The term “Judeo-Christian” really boomed after the end of WWII. The United States government wanted to emphasize its role in the Allied victory that ended the Holocaust and underline its differences with the “godless Communist” Soviet Union during the Cold War (Encyclopedia).
What does this term leave out?
After the Cold War, politicians cited “Judeo-Christian” values to support the disastrous “War on Terror.” Religious studies scholars describe Judaism, Christianity, and Islam as Abrahamic religions: monotheistic faiths whose believers worship the God who made a covenant with Abraham (PBS). “Judeo-Christian,” unlike “Abrahamic,” excludes Islam, allowing politicians to stir up anti-Muslim hatred (The Conversation). In reality, many African people enslaved in colonial America were Muslim (NPR). The idea of an exclusively “Judeo-Christian” heritage erases African and Indigenous religions as well as faiths like Buddhism and Hinduism that have millions of adherents in the United States (Pew). The term suggests that Jewish and Christian Americans are not only especially American but also uniquely moral in a way that non-believers or people of other religions are not.
Will Judeo-Christian values restrain military AI?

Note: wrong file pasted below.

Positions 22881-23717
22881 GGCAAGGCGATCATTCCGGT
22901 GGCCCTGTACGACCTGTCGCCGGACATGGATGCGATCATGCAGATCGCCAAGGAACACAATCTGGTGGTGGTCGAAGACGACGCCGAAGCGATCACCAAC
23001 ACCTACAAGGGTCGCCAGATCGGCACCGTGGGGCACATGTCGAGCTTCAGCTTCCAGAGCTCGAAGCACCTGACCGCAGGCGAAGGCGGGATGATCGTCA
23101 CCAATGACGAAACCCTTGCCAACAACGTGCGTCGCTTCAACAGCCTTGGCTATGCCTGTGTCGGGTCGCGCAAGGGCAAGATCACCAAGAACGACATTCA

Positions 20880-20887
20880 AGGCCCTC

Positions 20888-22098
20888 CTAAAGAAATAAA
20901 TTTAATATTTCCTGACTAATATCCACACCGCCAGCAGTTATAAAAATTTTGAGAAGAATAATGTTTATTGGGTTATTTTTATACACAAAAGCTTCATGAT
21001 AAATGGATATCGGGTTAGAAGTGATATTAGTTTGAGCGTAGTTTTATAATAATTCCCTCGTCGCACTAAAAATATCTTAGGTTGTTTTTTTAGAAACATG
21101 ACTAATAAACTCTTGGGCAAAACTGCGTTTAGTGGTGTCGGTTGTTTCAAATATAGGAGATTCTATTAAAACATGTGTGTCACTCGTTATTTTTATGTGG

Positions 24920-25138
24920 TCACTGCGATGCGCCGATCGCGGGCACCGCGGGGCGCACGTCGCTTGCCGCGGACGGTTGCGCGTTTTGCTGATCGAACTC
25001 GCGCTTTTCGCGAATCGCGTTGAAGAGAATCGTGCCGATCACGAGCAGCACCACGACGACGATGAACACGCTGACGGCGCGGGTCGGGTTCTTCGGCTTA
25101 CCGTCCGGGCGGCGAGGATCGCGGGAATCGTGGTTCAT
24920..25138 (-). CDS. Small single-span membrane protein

Zeeshan Aleem points out that the United States is currently supplying weapons to be used against Russia, itself a “Judeo-Christian” country whose government has close ties to the Russian Orthodox Church. Moreover, Aleem points out that “Judeo-Christian” values might have made wars even more inhumane. Some wonder if President George W. Bush’s “faith only intensified a morally abhorrent foreign policy that killed hundreds of thousands of innocents” (MSNBC).
The millions of civilian victims (Brown) of recent U.S. wars weren’t protected by the “values” of U.S. military leadership. It will take more than these same “values” to protect civilians from the even more terrifying weapons currently being developed by defense contractors and universities today (Truthout). We need to defund and demobilize the military-industrial complex, the interconnected system of weapons companies, schools, and political institutions that continue to grow the largest and most lethal military in human history.
We also need to end religious exclusion and intolerance. U.S. residents practice dozens of faiths, with the U.S. population becoming more religiously diverse over time. This includes a significant and growing population of religiously unaffiliated people. It is incredibly disrespectful for the U.S. regime to advertise its religious freedoms while disrespecting faiths that don’t fit into a “Judeo-Christian” mold. We must fight religious bigotry to create a society that truly supports us all.
• A “Judeo-Christian” tradition was used to justify the Cold War and War on Terror.
• The concept excludes non-Jewish and non-Christian faiths while obscuring historical antisemitic and anti-Catholic biases.
• U.S. moral values haven’t been sufficient to stop hundreds of thousands of recent civilian deaths.